In late December, just weeks after signing a military cooperation agreement with Libya’s internationally recognised government, Turkish President Recep Tayyip Erdogan paid an unexpected visit to Tunisia.
Analysts suspect the trip was aimed at giving credence to Erdogan’s pledge to deploy troops to the war-wracked country in support of the then-embattled, United Nations-brokered Government of National Accord (GNA), with Tunisia being the closest “friendly” country from which to feed the military effort.
With the benefit of hindsight, Tunis’s eventual rejection of a foreign military presence on its soil and outside meddling in Libya was rational, if only because the country’s bleak economic outlook made it particularly susceptible to being pressured by any of the world powers involved in the Libyan conflict.
Still, the episode highlighted an important dilemma for Ankara, which has backed the Tripoli-based government of Prime Minister Fayez al-Sarraj since April 2019, when eastern-based military commander Khalifa Haftar launched his assault on the capital: How long could Turkey go supporting the GNA from its home bases in the Anatolian peninsula?
The answer to that question, analysts say, is becoming clearer now that GNA-aligned forces have expelled Haftar’s Libyan National Army from much of Libya’s western coast and advanced on the strategic al-Watiya airbase.
“The Turks haven’t fully committed a real force in Libya,” said Libyan military expert Hisham Abu Hajar.
“GNA control of al-Watiya gives them an opportunity to commit ground troops and a safe location to build up a military presence in Libya.”
Ending Haftar’s air raids
Built by the United States during World War II, the base is among the country’s most important military facilities.
Its location southwest of the capital Tripoli and at an equidistance of roughly 50km from Zintan, Zwara and Assa, make it difficult for enemy forces to reach it without incurring heavy human and material losses.
The late former dictator Muammar Gaddafi sought to expand the base with a view to enhancing the power projection capability of his country – itself located at the intersection of several migratory and trade routes in North Africa.
The airbase was spared the chaos and destruction that befell other military installations during the 2011 NATO-backed uprising that toppled Gaddafi.
Libya’s armed forces announced plans to refurbish the base, only for the deteriorating security situation to force the country’s transitional authorities to shelve the modernisation plans.
In 2014, and shortly after pledging allegiance to Haftar, fighters from the city of Zintan overran the base. That came after Haftar called on Libyans to rise up against the country’s elected parliament in what critics described as his first attempted coup.
Though focused on consolidating his control in eastern Libya, the septuagenarian kept a close watch over his new asset in western Libya, foreshadowing his April 2019 campaign to take the capital.
“The GNA’s recapture of al-Watiya will put an end to Haftar’s hope of ever controlling western Libya,” said Naeem al-Gheryani, a lawmaker with the Tripoli-based parliament.
“It also stops Haftar’s use of the base to launch air raids that target civilians and GNA forces defending the capital.”
Gheryani, who is also a member of the house foreign relations committee, said the airbase, once retaken, would relieve the GNA from the burdensome task of defending the western front and allow its troops to focus its attention on areas south of the capital.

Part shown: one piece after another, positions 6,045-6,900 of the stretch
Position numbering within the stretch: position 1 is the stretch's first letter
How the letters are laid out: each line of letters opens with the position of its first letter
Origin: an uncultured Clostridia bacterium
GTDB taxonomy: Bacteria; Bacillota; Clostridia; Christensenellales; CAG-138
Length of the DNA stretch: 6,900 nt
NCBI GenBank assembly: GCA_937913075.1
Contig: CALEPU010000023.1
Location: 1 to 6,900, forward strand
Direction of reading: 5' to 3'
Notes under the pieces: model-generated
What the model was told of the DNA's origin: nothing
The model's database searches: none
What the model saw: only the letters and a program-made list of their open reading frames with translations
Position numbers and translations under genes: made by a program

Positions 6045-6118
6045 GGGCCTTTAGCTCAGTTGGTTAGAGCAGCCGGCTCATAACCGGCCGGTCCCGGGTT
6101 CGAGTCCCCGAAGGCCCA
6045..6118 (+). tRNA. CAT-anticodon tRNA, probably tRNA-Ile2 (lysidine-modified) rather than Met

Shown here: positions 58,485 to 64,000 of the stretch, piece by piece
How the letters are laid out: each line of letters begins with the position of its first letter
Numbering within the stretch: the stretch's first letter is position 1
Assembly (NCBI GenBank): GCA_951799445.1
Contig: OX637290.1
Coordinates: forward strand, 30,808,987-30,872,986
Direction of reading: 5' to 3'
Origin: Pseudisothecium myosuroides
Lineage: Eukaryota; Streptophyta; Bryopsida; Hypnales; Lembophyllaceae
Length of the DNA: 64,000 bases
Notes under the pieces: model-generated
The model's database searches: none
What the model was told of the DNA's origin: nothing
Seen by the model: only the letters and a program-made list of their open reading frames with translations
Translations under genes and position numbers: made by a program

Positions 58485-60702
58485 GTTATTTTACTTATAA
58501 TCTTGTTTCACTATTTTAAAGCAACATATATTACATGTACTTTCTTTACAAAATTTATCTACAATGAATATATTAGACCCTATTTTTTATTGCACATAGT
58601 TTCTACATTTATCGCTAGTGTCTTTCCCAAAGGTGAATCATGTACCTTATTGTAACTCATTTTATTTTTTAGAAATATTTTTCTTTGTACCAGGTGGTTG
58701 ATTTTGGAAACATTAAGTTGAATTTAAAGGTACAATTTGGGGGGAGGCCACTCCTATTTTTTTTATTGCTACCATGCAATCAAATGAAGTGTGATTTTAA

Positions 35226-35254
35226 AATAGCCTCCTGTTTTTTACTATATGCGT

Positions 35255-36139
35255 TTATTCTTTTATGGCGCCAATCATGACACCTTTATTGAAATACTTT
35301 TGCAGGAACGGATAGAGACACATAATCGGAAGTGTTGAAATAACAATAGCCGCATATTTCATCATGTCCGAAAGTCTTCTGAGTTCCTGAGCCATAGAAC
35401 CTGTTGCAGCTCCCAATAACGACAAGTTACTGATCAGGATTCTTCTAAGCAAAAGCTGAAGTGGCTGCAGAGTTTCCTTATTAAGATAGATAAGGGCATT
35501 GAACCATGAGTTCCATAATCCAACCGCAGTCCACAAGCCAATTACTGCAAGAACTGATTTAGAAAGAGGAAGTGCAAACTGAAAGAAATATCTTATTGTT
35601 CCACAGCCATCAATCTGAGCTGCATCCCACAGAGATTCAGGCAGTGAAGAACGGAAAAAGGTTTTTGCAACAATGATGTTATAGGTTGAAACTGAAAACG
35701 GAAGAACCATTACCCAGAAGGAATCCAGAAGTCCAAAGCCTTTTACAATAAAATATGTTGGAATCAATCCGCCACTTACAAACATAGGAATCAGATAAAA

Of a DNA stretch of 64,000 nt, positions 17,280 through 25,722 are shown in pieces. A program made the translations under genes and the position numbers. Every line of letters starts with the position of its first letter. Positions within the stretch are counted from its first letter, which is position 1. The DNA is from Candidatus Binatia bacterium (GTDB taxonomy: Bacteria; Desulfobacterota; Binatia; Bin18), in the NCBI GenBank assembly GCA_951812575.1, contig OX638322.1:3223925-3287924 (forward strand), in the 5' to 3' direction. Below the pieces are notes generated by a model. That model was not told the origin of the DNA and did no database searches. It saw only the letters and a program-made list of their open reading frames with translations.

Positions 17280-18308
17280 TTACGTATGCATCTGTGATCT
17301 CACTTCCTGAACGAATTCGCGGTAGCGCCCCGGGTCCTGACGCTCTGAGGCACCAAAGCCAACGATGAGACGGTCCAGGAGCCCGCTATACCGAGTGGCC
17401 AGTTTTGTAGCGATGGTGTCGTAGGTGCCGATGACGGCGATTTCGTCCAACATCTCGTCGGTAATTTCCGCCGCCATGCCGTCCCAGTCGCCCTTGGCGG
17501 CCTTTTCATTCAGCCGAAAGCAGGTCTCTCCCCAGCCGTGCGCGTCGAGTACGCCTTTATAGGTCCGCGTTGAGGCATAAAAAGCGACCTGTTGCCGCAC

Resumption of talks
For now, the battle for al-Watiya has proven to be a challenge for the GNA. A ground assault launched on May 5 has so far failed, with GNA-aligned forces suffering heavy losses.
“I do not believe a ground offensive even with air cover will be able to successfully take the base,” said Abu Hajar, the military expert.
“The GNA strategy will be to surround the base and cut off the supply lines coming into it with air attacks. Haftar’s forces there will eventually have no choice but to eventually give it up.”
On Friday, more than 70 troops were either killed or wounded by air strikes, according to GNA military spokesman Mohamed Gununu.
Omar Alghazeli, a member of the Zintan military council, told Al Jazeera that negotiations with the Tripoli government to hand over the base are already ongoing.
It was initially hoped the GNA’s recapture of vast swathes of territory would force Haftar to rethink his strategy and, indeed, return to the negotiating table.
But with military power shifting after Turkish support to the GNA, it is officials in Tripoli who are refusing to negotiate with Haftar.
In a letter to UN Secretary-General Antonio Guterres, the speaker of the Tripoli-based parliament wrote: “Any call for dialogue before the end of our military operations will not be heard. We will not accept any dialogue in which Haftar may be a key partner in the coming stage and the political future in general.”
There are now growing signs Haftar, an Ajdabiya native, would rather maintain his control of eastern Libya than resume talks with his foes.
In a speech in late April, Haftar announced his withdrawal from the 2015 Skhirat agreement, which paved the way for the GNA’s creation.
He said he had a popular mandate to govern Libya after supporters thronged the eastern city of Benghazi.
Despite his failure to capture Tripoli, the prospect of him remaining in power is not likely should his foreign supporters – which include the UAE, Egypt and Russia, among others – continue to bankroll him.